In one of our past articles, we already described in great detail what a typical training week looks like for the world's fastest marathon runner.
Eliud Kipchoge ran a marathon world record in Berlin in the fall of 2018 with a time of 2:01:39 hours, and a year later he became the first person in the world to achieve a marathon time under two hours with 1:59:40.2 hours at the INEOS 1:59 Challenge in Vienna under conditions that were not suitable for a record.
It is obvious that the whole world is interested in how the Kenyan trains. You can find our excerpt of his training plan here: This is how Eliud Kipchoge trains for the INEOS 1:59 Marathon Challenge!
Intervals with Eliud Kipchoge
Now let's take a look at another aspect of Kipchoge's training, who always emphasizes that consistency in training is the key to success. That is, Kipchoge rarely experiments or tries something new in training. But we already covered this topic in our first article on Kipchoge training anyway.
This article focuses on the interval units, which the American portal sweatelite had described in more detail. Mostly Kipchoge does eight different units per month on the track, some he even repeats a second time within a month.
Tempo units of Eliud Kipchoge
These are three typical track workouts.
1) 15 x 1,000 meters PROGRESSIVE - 90 seconds rest
1,000 meter intervals are nothing special, of course. But things get really interesting when you take a closer look at the Kenyan's training.
Eliud Kipchoge starts the first 1,000 with a pace of 2:55 - 3:00 minutes per kilometer, which is about marathon pace or even a bit slower. After that he increases to 2:42 - 2:45 minutes per kilometer, so about ten seconds faster than the marathon pace. Now and then he runs one or two intervals at the end in 2:35 minutes. He averages 2:50 - 2:53 minutes per kilometer. Thus he runs a pace in the range of his marathon records (2:50 min/km = 1:59:40 hours "unofficial best" of Kipchoge).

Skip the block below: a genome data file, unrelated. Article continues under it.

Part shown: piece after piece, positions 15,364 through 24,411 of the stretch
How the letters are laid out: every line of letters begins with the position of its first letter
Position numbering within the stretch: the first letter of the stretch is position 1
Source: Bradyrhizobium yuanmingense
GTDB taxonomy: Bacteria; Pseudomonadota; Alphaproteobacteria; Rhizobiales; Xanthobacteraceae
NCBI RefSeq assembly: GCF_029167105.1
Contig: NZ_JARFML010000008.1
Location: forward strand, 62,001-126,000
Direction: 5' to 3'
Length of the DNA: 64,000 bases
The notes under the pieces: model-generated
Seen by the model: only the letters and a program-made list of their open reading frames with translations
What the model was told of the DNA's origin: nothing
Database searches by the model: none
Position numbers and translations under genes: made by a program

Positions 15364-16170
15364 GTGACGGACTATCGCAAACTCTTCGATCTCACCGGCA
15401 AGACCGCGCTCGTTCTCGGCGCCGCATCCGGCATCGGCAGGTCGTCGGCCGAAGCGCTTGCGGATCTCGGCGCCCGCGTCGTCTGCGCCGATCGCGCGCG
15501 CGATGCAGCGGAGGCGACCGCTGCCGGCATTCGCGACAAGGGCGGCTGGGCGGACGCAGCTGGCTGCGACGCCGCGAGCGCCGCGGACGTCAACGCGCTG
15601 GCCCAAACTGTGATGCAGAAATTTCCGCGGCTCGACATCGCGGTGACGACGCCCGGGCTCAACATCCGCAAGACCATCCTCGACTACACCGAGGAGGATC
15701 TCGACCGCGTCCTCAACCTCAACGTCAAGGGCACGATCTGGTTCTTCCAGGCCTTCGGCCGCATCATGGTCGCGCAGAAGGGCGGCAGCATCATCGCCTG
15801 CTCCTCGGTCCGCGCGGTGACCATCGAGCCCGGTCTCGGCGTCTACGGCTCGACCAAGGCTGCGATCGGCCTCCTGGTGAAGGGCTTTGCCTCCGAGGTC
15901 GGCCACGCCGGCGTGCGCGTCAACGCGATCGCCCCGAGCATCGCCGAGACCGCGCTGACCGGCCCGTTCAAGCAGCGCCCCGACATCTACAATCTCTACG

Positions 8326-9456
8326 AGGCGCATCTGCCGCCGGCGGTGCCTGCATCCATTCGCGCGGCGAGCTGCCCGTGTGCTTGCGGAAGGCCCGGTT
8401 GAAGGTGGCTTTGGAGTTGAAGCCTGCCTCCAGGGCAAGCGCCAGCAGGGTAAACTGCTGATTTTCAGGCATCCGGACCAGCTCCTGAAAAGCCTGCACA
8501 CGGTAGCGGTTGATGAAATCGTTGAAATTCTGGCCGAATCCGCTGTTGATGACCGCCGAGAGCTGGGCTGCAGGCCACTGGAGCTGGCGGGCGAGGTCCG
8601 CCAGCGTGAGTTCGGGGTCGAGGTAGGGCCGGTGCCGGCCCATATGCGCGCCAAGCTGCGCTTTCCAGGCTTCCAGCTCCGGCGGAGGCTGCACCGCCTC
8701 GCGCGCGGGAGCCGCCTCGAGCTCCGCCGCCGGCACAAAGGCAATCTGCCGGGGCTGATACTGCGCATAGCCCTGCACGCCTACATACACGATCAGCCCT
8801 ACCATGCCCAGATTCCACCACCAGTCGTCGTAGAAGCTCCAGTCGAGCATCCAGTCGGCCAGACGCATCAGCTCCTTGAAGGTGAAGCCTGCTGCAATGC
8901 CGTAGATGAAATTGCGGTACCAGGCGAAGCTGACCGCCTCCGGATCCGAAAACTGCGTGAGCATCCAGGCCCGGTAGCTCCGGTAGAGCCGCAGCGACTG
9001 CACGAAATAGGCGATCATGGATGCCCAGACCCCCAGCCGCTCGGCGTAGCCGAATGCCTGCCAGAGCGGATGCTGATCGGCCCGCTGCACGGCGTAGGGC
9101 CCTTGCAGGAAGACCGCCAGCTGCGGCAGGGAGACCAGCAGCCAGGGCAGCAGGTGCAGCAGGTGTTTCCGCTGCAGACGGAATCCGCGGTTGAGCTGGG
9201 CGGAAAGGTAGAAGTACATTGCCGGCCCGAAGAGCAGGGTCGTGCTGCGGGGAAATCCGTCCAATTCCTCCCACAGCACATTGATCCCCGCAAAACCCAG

Many amateur runners should also integrate this training example into their marathon training. On the one hand, Kipchoge reaches a pace that is if then only minimally above marathon pace, on the other hand, he starts slowly and increases as the training progresses without completely exhausting himself.
2) 12 x 1,200 meters PROGRESSIVE - 90 seconds rest
Similar interval training, same game. Kipchoge starts with a pace of 2:55 - 3:00 minutes per kilometer and increases to 2:45 minutes per kilometer.
3) 5 x (2 km + 200 m jog + 1 km) - 2 minutes series break.
Kipchoge runs two kilometers fast, then trots 200 meters before running another kilometer fast. After a two-minute break, he repeats this procedure four times. This means that the world record holder runs a total of 15 kilometers fast, which is similar to the first two examples. Here, too, he starts more slowly. He completes the first 2-kilometer run in 2:55 minutes per kilometer, then increases to 2:52 minutes per kilometer. He progressively covers the 1-kilometer runs in 2:50 to 2:40 minutes.
Note: Eliud Kipchoge trains at an altitude of over 2,000 meters and on unpaved tartan tracks. According to scientists, the time loss due to altitude is 3 seconds per kilometer, with another 2 seconds added due to the less good running track. However, this disadvantage becomes an advantage for Kipchoge and the other African runners in city marathons outside Africa, as the athletes were used to worse terrain and then run more light-footed on the firm and "unaccustomed" good terrain.
These three training sessions of Eliud Kipchoge prove once again that the training of the African is anything but a complex science. Rather, the training shows that you can be highly successful with simple but effective running units.
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